The cabinet approved the Trajtenberg committee's recommendations for tax reform in an unexpectedly quick session last night.
Prime Minister Benjamin Netanyahu's ministers met in Safed last night in honor of the new medical school that opened there yesterday. They passed the tax reforms in only 45 minutes.
If the Knesset approves them by the end of the year, they will take effect by January 1.
The recommendations include the following measures:
b Canceling the increase in gasoline excise taxes. This will save the public NIS 2.5 billion, or specifically 40 agorot per liter of gasoline, 20 agorot per liter of diesel and NIS 34 per ton of coal (for the Israel Electric Corporation ).
b Men will receive two tax credit points per child under three years. This equals NIS 418 a month, or NIS 5,000 a year. Mothers already receive one tax credit per child under 18, and starting January 1, they'll be getting a second one per child under 5.
b People who earn more than NIS 1 million a year will be paying a surtax of 2% on their income.
b Import duties will be canceled on all products that do not have a locally produced alternative.
b Purchase taxes will be reduced in competitive sectors, such as electronics. b Taxes on capital gains will increase from 20% to 25%.
b Corporate taxes will increase to 25%, in place of a planned cut to 23%.
b The plan to cut income and corporate tax rates will be reevaluated in 2014.
While the tax cuts are equal to the tax benefits - NIS 5.7 billion - Netanyahu said citizens would positively feel the difference.
The approval of only the taxation-related parts of the Trajtenberg report raised rumors that the government had bowed to pressure from big business. The committee headed by Prof. Manuel Trajtenberg had made far-reaching recommendations that also called for limiting monopolies and increasing competition.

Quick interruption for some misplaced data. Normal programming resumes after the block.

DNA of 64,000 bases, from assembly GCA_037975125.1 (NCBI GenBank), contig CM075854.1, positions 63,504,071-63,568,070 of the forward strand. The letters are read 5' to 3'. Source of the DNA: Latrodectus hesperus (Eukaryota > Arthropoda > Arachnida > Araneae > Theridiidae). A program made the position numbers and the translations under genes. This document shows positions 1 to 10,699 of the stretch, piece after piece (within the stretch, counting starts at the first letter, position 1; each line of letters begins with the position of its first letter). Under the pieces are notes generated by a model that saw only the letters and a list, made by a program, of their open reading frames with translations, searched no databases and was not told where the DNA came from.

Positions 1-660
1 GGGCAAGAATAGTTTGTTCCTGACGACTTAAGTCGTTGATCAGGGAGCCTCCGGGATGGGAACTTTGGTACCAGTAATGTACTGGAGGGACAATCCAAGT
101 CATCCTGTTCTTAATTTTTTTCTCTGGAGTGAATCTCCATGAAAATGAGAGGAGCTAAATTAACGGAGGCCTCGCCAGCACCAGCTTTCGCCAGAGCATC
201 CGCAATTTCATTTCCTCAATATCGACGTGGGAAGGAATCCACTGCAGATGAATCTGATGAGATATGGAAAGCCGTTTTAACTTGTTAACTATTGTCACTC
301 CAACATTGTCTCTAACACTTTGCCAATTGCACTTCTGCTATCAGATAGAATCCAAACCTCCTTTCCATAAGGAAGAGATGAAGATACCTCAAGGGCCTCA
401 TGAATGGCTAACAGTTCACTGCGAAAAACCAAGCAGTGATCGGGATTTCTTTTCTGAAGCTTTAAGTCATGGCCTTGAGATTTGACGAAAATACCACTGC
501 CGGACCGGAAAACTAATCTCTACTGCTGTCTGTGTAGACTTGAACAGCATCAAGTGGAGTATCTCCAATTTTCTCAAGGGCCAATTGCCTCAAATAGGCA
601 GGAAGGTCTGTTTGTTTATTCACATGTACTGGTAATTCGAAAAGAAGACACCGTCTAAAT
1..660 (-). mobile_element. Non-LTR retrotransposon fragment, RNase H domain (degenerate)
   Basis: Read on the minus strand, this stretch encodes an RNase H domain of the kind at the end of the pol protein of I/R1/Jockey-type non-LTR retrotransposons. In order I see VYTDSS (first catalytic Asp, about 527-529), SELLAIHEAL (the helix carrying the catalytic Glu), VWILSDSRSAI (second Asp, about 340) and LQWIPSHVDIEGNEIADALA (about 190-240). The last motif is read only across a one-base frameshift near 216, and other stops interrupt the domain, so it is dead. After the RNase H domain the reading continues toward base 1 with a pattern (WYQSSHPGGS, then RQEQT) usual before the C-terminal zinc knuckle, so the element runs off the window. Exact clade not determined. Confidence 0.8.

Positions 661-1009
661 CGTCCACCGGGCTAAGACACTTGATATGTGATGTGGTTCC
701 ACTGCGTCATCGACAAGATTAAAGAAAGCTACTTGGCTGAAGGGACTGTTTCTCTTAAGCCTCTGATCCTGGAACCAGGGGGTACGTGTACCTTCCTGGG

The Finance Ministry stated in response that the other portions of the report would be brought to the cabinet for approval within the next three weeks.
Legal advisor calls for postponement
As expected, the committee reviewing economic concentration in Israel has come under pressure from the country's tycoons. This pressure led to the committee's decision to postpone by a month its hearings for parties that would be damaged by its recommendations, from early November to early December, a source told TheMarker.
Big businessmen and others asked the committee, the finance minister and top treasury officials to postpone the hearings on the committee's recommendations by 60 days, saying that they had not had enough time to properly prepare responses. In response, the committee accepted the advice of the government's legal adviser, Avi Licht, and postponed the hearings.
Parties interested in appearing before the committee have until November 13 to submit a letter explaining why they are affected or why the recommendations are flawed.
The committee intended to submit its final report to Prime Minister Benjamin Netanyahu by the end of the year, said one member. The goal is to have the Knesset pass the report into law by early January.
Lawyers representing the so-called tycoons attempted to meet with committee members, but the latter rebuffed them.
Licht recommended postponing the hearings due to concerns that the businessmen could petition the High Court of Justice over a refusal. The committee decided that this was a particularly sensitive issue, and that it was best not to get trapped up in legal proceedings over less central matters, such as timetables.
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